Love is our driving force, and it is bigger than us, bigger than this world. If you loved and lost, you have experienced life’s bitter side.
“I think anyone who opened their heart enough to love without restraint and subsequently were devastated by loss knows that in that moment you are forever changed; a part of you is no longer whole.
Some will never again love with that level of abandon where life is perceived as innocent and the threat of loss seems implausible. Love and loss, therefore, are linked.”― Donna Lynn Hope
If you ever travel on the subway in the London Underground, at one stop, you’ll hear a distinctive voice advising people to “Mind the gap.” It was replaced in 2012, but weeks afterward, it was back, as a grieving widow desperately missed hearing the voice of the love of her life.
The love of Dr. Margaret McCollum, a general practitioner, and Oswald Laurence started in 1992 when on a tour to Morocco when he was working for a tour and cruise company.
They got married and lived happily together in north London until 2007 when Oswald died.
His death devastated his wife, and the only way she could find relief during the years was to hear his voice in the tube. His voice was used on the northbound Northern Line to advise passengers to “mind the gap.”
Yet, after some time, his voice was used only by the Embankment station.
Dr. McCollum said she traveled a lot via Embankment, and she always waited until she heard it.
However, she once failed to do so.
When she asked about it, she was told that “there was a new digital system and they could not get his voice on it.”
The story went viral after being tweeted by transport expert and London Reconnections editor John Bull, known for his travel-related stories.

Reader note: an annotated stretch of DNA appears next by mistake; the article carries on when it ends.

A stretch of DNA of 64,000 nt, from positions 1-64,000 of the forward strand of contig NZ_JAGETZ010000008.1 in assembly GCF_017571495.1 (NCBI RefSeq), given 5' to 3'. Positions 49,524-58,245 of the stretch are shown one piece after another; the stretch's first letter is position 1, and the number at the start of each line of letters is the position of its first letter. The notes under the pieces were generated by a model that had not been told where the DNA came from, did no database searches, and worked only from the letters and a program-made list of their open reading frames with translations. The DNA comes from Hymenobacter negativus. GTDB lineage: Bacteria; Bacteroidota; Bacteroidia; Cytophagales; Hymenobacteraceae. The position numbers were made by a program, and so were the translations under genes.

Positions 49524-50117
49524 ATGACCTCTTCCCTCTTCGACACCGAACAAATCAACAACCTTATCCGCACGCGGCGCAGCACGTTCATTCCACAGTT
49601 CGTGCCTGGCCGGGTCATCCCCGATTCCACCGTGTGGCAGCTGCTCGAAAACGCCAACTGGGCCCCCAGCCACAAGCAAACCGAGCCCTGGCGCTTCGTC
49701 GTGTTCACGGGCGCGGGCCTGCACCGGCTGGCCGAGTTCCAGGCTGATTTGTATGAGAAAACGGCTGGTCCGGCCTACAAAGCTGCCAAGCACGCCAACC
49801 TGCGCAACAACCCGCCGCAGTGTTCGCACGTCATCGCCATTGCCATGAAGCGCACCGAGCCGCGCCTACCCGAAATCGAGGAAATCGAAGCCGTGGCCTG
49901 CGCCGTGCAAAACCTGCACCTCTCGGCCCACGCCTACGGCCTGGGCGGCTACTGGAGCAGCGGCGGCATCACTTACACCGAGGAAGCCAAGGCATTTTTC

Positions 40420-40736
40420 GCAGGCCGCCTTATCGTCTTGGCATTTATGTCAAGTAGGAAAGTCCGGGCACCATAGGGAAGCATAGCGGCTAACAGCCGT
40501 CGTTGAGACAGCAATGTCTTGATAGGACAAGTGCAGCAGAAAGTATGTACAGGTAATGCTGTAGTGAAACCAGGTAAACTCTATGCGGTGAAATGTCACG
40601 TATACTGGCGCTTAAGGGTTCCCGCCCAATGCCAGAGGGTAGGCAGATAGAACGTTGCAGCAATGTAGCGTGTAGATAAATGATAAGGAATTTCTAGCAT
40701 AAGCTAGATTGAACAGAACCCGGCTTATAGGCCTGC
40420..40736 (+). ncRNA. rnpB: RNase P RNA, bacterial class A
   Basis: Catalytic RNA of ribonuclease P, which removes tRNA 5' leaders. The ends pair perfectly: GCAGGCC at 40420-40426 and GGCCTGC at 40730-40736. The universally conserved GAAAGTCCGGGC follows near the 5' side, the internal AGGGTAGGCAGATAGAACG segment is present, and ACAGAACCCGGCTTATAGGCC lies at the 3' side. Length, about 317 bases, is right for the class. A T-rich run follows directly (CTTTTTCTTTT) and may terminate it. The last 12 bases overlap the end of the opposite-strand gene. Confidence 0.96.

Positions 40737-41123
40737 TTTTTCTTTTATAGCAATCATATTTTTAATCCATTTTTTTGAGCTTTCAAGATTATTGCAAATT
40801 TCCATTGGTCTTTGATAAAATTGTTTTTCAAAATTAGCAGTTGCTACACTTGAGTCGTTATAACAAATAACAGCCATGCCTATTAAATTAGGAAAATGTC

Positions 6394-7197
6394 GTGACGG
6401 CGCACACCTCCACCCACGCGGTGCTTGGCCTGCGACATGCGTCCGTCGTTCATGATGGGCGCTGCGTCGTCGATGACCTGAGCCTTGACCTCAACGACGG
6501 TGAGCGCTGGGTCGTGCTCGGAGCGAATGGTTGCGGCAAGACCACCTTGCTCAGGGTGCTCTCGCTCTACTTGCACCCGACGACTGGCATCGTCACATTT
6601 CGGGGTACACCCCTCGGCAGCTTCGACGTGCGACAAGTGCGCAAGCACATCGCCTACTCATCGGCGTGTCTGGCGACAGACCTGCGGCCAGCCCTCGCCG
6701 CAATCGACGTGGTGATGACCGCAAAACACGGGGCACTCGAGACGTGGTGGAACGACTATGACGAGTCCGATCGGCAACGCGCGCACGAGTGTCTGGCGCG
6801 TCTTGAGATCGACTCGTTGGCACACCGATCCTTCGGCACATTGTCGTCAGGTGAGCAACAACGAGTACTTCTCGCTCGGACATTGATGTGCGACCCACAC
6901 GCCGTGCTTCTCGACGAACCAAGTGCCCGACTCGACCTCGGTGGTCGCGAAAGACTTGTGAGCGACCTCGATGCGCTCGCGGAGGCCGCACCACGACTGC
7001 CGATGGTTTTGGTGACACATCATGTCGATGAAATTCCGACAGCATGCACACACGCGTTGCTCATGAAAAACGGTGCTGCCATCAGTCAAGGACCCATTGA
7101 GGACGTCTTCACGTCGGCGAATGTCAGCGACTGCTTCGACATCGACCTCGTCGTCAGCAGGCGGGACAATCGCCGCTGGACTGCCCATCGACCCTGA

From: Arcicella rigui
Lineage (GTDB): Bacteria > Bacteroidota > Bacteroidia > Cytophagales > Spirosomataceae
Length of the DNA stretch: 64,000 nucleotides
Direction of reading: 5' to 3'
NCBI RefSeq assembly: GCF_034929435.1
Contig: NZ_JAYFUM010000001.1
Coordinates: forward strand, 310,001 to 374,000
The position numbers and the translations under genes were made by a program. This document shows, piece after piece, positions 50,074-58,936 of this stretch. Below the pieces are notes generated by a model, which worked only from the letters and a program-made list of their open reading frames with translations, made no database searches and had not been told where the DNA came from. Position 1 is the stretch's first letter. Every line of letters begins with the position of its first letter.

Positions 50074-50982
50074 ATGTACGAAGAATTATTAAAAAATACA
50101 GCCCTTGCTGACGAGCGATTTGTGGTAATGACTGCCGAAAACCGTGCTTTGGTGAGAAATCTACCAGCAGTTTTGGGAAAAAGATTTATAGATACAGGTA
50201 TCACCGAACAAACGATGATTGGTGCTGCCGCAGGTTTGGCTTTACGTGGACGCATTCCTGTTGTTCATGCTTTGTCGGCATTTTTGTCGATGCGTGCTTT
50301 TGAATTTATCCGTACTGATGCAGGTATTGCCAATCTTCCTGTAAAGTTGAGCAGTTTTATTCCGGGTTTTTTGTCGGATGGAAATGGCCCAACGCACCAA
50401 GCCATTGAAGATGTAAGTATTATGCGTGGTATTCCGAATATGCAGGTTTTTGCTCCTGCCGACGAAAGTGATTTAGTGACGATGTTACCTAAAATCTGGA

The historian remembered this one, that melted everyone’s hearts.
“It is election season. The world is busy and rubbish. But it is also Christmas.
So take a breather and let me tell you a story about London, trains, love and loss, and how small acts of kindness matter. I’m going to tell you about the voice at Embankment Tube station.”
Bull explained that he was reminded of it while he was passing through Embankment and heard the announcement again. By sharing it, he hoped that people would understand that that small acts of kindness are all around us, and if we work together, we can make a difference, “even if it’s for just one person.”
At the time, Nigel Holness, the former London Underground director, confirmed it:
“Transport for London were approached by the widow of Oswald Laurence to see whether she could get a copy of the iconic ‘mind the gap’ announcement her husband made over 40 years ago.
We were very touched by her story, so staff tracked down the recording. And not only were they able to get a copy of the announcement on CD for her to keep but are also working to restore the announcement at Embankment station.”
And it did happen later, so Oswald’s voice was brought back where it had been since 1969.
The powerful love story fascinated people online, and many admitted it brought tears in their eyes.